Impressed by the solar power policy of India’s national capital of Delhi, the country’s Centre for Science and Environment has urged the central government to implement the same policy across the country.
According to the provisions of the Delhi rooftop solar power policy, all buildings constructed after September 1, 2015, are required to install rooftop solar power systems. Such systems are also eligible for net-metering provisions, and while the policy is an extension to the one already in effect, the mandatory installation is one of the most significant additions.
The neighbouring state of Haryana also has a similar mandatory requirement.
The new policy also mentions provisions for building owners to avail loans at concessional rates to set up solar power systems.
The Delhi Government recently announced a target to set up 2 GW of rooftop solar power capacity by 2025, with 1 GW capacity to be commissioned over the next 4 to 5 years. To achieve this target, the Delhi Government shall set up solar power systems atop metro stations, bus stops, and buildings.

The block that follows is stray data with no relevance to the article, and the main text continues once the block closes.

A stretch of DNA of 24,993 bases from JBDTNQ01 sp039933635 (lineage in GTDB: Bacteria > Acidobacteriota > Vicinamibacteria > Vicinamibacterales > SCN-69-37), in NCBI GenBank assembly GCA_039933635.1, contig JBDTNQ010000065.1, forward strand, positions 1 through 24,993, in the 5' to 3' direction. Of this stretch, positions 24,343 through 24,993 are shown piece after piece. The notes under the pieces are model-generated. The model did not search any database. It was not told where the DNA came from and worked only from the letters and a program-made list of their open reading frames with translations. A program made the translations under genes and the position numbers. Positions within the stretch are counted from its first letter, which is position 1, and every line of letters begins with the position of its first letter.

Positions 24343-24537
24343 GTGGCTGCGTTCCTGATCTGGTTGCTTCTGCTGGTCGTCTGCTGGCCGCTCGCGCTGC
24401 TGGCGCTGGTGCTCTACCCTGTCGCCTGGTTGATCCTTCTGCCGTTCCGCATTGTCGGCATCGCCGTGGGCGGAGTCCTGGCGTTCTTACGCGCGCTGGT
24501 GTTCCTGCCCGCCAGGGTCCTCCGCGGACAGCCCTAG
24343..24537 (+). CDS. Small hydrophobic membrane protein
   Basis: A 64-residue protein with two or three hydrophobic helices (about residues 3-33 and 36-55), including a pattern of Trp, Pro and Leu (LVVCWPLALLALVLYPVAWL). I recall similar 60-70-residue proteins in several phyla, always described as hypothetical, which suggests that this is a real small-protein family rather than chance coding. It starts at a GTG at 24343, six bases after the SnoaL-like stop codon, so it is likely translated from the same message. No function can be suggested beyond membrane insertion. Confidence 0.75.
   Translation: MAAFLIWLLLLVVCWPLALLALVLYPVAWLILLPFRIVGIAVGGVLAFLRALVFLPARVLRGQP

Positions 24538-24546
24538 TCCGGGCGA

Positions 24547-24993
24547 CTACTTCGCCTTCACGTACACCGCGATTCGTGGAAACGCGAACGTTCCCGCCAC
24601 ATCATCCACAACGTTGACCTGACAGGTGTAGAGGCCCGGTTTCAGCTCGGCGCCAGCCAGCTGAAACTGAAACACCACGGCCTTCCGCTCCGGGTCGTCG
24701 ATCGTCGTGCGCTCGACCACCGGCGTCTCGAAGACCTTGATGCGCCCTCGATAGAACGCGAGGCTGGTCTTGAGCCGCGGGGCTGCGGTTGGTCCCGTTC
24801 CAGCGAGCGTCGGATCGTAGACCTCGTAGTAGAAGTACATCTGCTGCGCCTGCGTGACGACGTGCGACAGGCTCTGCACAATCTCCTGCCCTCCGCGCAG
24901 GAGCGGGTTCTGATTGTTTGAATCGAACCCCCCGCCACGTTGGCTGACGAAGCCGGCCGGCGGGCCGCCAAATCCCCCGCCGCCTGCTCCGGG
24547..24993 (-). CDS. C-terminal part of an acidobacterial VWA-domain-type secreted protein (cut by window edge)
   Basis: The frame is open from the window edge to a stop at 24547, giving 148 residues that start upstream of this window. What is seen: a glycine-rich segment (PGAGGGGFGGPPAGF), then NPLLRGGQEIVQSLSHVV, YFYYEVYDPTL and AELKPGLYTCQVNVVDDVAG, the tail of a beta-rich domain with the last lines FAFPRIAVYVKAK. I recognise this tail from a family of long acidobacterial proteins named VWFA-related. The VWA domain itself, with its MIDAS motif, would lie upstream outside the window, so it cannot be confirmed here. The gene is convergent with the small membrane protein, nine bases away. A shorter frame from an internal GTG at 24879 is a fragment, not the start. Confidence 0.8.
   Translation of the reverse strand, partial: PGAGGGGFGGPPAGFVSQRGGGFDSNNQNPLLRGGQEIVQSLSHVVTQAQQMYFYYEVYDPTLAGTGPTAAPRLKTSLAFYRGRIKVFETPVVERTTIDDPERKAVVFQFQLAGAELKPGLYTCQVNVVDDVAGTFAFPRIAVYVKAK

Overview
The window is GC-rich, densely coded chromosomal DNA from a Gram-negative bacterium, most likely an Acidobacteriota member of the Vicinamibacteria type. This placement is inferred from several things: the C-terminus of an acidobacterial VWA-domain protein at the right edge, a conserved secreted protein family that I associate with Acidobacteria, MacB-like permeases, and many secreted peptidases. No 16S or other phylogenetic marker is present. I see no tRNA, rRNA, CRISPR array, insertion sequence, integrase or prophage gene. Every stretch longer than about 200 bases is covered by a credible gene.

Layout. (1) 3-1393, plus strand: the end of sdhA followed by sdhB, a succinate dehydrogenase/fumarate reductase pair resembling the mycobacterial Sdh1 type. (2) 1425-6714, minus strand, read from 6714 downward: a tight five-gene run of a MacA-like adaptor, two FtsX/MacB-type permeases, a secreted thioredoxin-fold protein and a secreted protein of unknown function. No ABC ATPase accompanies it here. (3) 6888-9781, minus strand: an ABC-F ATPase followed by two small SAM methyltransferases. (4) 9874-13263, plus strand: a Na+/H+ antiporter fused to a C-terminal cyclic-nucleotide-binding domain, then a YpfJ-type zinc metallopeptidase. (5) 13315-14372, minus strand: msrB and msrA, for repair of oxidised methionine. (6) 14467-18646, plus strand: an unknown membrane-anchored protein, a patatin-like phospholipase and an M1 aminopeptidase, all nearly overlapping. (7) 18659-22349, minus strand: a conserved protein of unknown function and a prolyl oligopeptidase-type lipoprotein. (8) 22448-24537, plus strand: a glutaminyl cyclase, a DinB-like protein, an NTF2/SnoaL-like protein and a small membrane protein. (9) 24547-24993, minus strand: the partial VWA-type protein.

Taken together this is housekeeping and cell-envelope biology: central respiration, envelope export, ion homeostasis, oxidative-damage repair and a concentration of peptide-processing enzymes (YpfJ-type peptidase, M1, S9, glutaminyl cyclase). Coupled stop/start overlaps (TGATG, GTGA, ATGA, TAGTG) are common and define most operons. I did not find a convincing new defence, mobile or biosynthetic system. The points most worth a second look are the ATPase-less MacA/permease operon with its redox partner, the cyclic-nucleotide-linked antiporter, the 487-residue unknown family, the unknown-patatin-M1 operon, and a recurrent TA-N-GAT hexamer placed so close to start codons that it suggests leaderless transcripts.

The Delhi government is also looking at new ways to raise funds to finance the installation of solar power systems. The Indian power minister mentioned the concept of solar power mutual funds, wherein investors would be eligible to consume a percentage of electricity at a fixed rate, possibly for a fixed amount of time, which could be in months or even years. The incentive could mean that households that invest in rooftop solar power systems would be shielded from the frequent electricity tariff revisions implemented by the utilities.
The central government has announced a target to have 40 GW of rooftop solar power capacity installed by 2022. Mandatory provisions, in addition to clear net-metering regulations and financial incentives, would prove critical to achieve this target.
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